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Event Report


2020 Covid operation - a picnic in the Dales


Report by Mike Cowen

FINALLY back on the open road and we were blessed with great weather!


After months of inactivity due to Covid 19 it was time to blow the cobwebs away and a 60 mile run in to the Dales was just the ticket.


With the rules of living changed so our operation for runs has changed. Instead of starting in a car park and having a chance to admire the cars and have a catch up before getting the run instructions and heading off. The instructions had been sent out in advance and the start was as you drive under the railway bridge on Bourghbridge road in Northallerton, set the trip to zero and send a text to say you are on the run. Not very sociable but at least we kept to the “new normal”.


It had been many weeks since Jackie and I had set the run so we decided to do the run ourselves on the day setting off just over an hour before the rest of the runners and riders. Starting from Northallerton there is always a run along nice but what we call “regular” roads before we get to the real beauty of the Dale’s. After about 25 miles it started to get interesting with roads no wider than a MGB. The views made up for the lack of tarmac and by the time we turned right and headed out of Wensleydale it was pure Yorkshire Dales. Up and over the top and down in to what I feel is the best dale in Yorkshire Swaledale. When I was 18 I delivered soft drinks and snacks to the many small businesses in the dale up to Keld for the smoker’s friend Alan Brown and in my infant years Swaledale and this spot in particular was a place we came for family picnics.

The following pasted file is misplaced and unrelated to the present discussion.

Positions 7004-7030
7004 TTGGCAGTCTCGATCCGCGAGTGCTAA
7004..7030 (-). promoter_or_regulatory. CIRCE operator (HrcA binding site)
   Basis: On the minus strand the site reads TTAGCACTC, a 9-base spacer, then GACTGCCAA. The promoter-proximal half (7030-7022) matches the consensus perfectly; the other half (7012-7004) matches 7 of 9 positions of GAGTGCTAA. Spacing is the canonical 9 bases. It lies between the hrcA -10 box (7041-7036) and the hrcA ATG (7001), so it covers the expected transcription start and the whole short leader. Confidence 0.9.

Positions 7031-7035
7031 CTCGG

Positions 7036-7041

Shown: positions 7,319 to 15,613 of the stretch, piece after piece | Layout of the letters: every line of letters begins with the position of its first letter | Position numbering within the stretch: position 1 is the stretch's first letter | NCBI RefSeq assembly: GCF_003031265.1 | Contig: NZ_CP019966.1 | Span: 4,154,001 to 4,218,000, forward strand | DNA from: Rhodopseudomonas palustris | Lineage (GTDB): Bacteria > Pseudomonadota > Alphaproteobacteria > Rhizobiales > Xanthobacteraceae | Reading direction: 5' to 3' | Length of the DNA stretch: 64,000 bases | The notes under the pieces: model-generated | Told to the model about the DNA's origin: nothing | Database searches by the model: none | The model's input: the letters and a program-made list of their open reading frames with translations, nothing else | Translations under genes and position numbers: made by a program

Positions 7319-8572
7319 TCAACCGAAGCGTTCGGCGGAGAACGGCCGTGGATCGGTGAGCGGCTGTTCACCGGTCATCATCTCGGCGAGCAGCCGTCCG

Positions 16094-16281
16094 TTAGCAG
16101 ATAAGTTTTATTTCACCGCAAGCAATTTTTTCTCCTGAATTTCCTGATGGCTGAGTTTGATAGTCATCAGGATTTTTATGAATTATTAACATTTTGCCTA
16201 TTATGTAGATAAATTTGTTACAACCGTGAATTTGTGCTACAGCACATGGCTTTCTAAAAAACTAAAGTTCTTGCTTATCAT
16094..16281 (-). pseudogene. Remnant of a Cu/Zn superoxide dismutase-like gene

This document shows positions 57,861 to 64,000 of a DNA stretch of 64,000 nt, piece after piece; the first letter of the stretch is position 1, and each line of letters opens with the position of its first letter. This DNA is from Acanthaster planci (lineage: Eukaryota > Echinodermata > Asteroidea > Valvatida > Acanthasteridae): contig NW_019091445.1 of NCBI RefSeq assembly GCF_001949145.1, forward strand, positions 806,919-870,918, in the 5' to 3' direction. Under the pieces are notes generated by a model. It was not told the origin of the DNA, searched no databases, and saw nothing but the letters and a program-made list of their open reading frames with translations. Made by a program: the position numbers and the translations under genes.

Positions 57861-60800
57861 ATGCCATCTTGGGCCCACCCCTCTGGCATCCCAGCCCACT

With the run checked by the time we reached Gunnerside it was time to meet up with our chairman who was the official photographer for the day . Dave used to drive a tanker around the dales picking up milk from the farms and he thought he knew every road in the area but he had never traveled along the thin strip of tarmac that had brought us over from Wensleydale.


We made our way to the designated picnic site and parked up, deck chairs out and waited for the hordes to arrive. It wasn’t long before the first arrived and the only shock was it was not our secretary and Tony. The reason was they were following a cherry red Mazda MX5 and that is where the fun started. Tony was not aware that it was driven by our good friend Stuart Bulmer. A new purchase intended for the NC500 and other longer runs. Tony, second to finish is never heard of but he had not realized it was Stuart ahead of him.


It was nice to see and meet new members on the run as well as meeting up with old friends. New members means there are more cars to admire. A Fiat Spider and a Triumph Stag are great additions to the club.


Back in March when we had the first (virtual) run of the year, Mike Rothwell announced he was putting a 5 speed gear box in to his beloved E-Type Jag. So the question was, had it been a successful lockdown project? After reading the story of this remarkable car in far flung destinations I was even more interested to see if the work was complete. Was it ever in doubt? As it glided on to the grass it was clear it had been a successful lockdown or had it. After chatting to Mike yes the job was done and yes it performed well but he was not comfortable with the noise so it is now decision time, keep it or bin it.


Two more cars to make it to the start line were Ian’s newly acquired MGB RV8 (Tony is completely jealous) and making a very welcome return was Bill Burtons white MGB roadster. As I directed him to avoid the rocks he totally ignored me and headed for the only rock he could get stuck on. Five of us eventually lifted him off and no obvious damage was detected.


It was interesting to hear so many stories of members who were brought up in this quiet corner of England, Bill and Jim going to school in the area. Bills farther brought electric to Reeth and Maxwells Electrical started off in Reeth. Then there was Tina who was born in the dale.


We are truly a Yorkshire Dales family.


A dreamy day had to end and we started to drift out. Let’s hope it’s not too long before we meet again.